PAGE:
government sources said amid reports that his lawyers told a UK court that India had no evidence against him.
"The fact remains that there is, prima facie, a very strong case in terms of the UK's Fraud Act 2006 against Mallya," a source in the government said.
He said news reports from London had suggested that there was no evidence to support the government's case against Mallya and that his lawyer had torn into the government's extradition plea.
The 61-year-old liquor baron, wanted in India on charges of fraud and money laundering allegedly amounting to around Rs 9,000 crore, was in the dock at Westminster Magistrates' Court for his defence, headed by barrister Clare Montgomery, Tuesday.
"The conduct of Vijay Mallya, especially before the Supreme Court and other courts, was also highlighted to drive home the fact that Mallya has to answer about his dishonest intentions in the contempt proceedings against him in the Supreme Court of India," he said, quoting proceedings in the Westminster Magistrate's court.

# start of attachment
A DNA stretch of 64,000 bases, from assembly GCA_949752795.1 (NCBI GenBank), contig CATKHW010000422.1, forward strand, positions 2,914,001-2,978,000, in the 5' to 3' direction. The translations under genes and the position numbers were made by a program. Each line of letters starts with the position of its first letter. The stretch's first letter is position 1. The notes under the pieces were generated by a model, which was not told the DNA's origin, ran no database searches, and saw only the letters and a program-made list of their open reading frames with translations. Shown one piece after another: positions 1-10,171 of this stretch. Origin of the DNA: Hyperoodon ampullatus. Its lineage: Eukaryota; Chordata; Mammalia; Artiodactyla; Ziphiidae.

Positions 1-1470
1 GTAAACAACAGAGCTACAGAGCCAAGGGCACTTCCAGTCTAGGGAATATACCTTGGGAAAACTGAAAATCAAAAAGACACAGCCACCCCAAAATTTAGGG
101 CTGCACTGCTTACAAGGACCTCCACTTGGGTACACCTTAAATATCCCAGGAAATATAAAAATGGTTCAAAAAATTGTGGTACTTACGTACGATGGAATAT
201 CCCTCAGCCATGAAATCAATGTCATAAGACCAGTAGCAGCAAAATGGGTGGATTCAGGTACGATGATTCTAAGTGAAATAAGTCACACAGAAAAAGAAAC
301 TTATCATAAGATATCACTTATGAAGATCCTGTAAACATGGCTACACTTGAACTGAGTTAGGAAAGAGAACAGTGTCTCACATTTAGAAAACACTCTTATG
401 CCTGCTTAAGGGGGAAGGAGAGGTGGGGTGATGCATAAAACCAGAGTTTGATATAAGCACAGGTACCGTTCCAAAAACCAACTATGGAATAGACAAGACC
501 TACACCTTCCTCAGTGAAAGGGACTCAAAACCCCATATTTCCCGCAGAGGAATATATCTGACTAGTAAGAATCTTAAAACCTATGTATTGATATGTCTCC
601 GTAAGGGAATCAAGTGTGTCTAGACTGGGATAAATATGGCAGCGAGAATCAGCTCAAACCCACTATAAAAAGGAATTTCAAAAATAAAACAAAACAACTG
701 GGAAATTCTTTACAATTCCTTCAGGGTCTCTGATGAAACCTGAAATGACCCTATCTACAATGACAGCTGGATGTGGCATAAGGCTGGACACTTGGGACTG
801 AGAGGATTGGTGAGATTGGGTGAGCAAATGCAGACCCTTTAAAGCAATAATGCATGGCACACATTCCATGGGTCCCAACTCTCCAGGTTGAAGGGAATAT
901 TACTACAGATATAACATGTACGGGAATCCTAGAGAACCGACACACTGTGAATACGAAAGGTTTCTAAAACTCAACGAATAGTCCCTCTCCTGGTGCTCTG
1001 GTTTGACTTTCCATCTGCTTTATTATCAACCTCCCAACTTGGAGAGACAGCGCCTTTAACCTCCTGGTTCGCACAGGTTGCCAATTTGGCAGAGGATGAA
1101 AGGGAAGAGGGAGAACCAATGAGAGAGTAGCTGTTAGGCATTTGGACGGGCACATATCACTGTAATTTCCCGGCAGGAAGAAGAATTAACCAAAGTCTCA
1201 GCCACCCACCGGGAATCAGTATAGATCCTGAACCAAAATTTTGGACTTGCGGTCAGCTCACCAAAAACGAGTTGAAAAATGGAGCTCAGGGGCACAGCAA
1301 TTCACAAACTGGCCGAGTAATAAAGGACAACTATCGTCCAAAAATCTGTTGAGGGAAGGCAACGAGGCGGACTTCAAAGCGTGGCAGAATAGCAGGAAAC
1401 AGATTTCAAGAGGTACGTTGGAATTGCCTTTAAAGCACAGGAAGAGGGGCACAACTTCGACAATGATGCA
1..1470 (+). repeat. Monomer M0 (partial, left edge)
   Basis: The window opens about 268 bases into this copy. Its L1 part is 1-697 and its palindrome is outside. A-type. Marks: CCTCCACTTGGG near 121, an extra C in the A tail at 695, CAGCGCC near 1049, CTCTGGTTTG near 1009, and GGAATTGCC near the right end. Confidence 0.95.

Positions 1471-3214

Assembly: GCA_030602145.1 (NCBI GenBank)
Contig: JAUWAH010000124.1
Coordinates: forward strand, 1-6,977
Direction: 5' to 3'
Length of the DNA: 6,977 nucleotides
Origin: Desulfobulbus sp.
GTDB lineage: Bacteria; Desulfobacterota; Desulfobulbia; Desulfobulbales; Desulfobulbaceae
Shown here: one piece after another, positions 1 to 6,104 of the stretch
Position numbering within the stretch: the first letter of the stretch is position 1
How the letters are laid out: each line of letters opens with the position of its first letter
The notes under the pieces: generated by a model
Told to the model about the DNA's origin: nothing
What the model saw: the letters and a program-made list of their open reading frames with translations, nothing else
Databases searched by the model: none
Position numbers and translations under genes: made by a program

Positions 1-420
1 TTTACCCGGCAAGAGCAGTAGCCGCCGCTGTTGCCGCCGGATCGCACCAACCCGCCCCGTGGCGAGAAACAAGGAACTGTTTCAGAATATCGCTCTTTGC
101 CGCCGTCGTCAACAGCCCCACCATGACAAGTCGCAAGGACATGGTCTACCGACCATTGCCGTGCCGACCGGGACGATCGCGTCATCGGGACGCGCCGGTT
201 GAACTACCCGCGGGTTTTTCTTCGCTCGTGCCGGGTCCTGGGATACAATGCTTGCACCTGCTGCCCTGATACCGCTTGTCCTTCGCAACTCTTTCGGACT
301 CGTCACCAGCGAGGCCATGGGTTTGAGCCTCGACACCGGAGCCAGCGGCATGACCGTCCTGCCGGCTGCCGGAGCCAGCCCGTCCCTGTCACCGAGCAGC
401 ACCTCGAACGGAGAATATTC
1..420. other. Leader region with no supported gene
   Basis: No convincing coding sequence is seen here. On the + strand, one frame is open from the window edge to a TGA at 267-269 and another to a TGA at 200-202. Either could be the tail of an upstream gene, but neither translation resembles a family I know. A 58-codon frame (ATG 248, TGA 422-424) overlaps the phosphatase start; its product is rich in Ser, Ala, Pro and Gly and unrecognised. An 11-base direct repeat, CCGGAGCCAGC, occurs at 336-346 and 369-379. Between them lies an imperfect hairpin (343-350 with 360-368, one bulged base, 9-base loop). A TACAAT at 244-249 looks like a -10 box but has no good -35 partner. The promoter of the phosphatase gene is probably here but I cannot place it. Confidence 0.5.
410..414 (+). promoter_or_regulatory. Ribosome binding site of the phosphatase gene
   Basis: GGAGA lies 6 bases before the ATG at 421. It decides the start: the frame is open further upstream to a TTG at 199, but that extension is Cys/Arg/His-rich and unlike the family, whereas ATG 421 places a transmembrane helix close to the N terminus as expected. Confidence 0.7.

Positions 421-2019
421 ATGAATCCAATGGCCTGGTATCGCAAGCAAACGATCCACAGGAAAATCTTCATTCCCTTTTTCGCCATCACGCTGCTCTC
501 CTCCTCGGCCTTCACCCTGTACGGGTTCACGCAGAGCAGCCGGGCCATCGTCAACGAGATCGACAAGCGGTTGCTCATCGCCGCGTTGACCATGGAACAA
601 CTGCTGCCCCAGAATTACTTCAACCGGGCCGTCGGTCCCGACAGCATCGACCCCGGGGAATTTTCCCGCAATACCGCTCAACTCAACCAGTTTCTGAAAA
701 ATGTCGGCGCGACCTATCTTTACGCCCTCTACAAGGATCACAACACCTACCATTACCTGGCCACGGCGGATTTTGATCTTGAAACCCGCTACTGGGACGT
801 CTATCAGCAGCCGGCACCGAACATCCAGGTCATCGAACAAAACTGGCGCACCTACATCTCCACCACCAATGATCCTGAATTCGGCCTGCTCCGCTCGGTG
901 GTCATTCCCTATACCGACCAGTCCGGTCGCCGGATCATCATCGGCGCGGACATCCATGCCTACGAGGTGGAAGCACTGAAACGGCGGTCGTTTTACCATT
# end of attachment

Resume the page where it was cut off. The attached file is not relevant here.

Mallya, who was arrested by Scotland Yard on an extradition warrant in April this year, has been out on
bail on a bond worth 650,000 pounds.
Union Minister of state for Home Kiren Rijiju last month held a discussion over Mally's extradition with visiting UK Minister of State for Immigration Brandon Lewis.
Samirbhai Vinubhai Patel was the first to be extradited from Britain to India in late 2016. He was wanted in connection with the 2002 post-Godhra riots in Gujarat.